Spaces of the Cinematic Home

Behind the Screen Door

Spaces of the Cinematic Home

This book examines the ways in which the house appears in films and the modes by which it moves beyond being merely a backdrop for action. Specifically, it explores the ways that domestic spaces carry inherent connotations that filmmakers exploit to enhance meanings and pleasures within film. Rather than simply examining the representation of the house as national symbol, auteur trait, or in terms of genre, contributors study various rooms in the domestic sphere from an assortment of time periods and from a diversity of national cinemas—from interior spaces in ancient Rome to the Chinese kitchen, from the animated house to the metaphor of the armchair in film noir.

The Architecture of Cinematic Spaces

by Interiors

The Architecture of Cinematic Spaces

The Architecture of Cinematic Spaces by Interiors is an academic, graphic exploration of architectural spaces in cinema that provides a new perspective on the relationship between architecture and film. Combining critical essays with original architectural floor plan drawings, the book discusses production design in key films from the twentieth and twenty-first centuries, including The Cabinet of Dr. Caligari, Rope, Le mépris, Playtime, 2001: A Space Odyssey, Home Alone, Panic Room, A Single Man, Her and Columbus. Each chapter is accompanied by an original floor plan of a key scene, bridging the gap between film criticism and architectural practice. The book, written by the editors of the critically acclaimed online journal Interiors, will appeal to both film and architecture communities, and everyone in between. A must-read for fans and scholars alike, this volume prompts us to reconsider the spaces our favourite characters occupy and to listen to the stories those spaces can tell.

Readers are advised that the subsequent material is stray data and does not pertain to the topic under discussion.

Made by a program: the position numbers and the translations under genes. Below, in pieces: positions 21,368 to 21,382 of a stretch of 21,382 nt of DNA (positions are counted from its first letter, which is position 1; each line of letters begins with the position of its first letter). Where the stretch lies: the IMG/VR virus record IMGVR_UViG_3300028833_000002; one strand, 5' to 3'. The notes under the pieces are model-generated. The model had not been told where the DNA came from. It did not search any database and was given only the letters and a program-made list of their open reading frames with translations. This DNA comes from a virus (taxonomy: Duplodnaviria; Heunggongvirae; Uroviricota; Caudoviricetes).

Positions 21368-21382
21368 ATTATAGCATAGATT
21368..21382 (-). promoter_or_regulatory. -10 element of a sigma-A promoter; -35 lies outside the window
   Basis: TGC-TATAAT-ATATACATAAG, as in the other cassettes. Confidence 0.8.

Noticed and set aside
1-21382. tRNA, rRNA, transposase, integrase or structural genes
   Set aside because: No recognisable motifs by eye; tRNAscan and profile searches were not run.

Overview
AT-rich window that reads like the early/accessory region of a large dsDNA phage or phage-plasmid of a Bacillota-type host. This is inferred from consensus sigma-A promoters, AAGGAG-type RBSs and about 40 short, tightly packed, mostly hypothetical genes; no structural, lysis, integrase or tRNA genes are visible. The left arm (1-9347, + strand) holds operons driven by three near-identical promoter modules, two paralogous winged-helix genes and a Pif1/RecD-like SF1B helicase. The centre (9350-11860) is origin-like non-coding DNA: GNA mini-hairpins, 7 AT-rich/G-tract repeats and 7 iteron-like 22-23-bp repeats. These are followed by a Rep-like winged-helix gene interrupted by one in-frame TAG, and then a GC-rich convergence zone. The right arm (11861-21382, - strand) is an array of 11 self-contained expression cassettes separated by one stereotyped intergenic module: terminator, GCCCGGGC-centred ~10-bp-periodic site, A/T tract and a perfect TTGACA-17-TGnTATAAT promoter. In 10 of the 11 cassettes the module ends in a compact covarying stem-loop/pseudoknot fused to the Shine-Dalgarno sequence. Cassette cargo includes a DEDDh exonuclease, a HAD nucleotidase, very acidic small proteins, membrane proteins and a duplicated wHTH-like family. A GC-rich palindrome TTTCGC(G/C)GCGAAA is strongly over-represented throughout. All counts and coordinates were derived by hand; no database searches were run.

Asian Cinema and the Use of Space

Interdisciplinary Perspectives

Asian Cinema and the Use of Space

Asian cinemas are connected to global networks and participate in producing international film history while at the same time influenced and engaged by spatial, cultural, social and political transformations. This interdisciplinary study forwards a productive pairing of Asian cinemas and space, where space is used as a discursive tool to understand cinemas of Asia. Concentrating on the performative potential of cinematic space in Asian films, the contributors discuss how space (re)constructs forms of identities and meanings across a range of cinematic practices. Cities, landscapes, buildings and interiors actively shape cinematic performances of such identities and their significances. The essays are structured around the spatial themes of ephemeral, imagined and contested spaces. They deal with struggles for identity, belonging, autonomy and mobility within different national and transnational contexts across East, Southeast and parts of South Asia in particular, which are complicated by micropolitics and subcultures, and by the interventions and interests of global lobbies.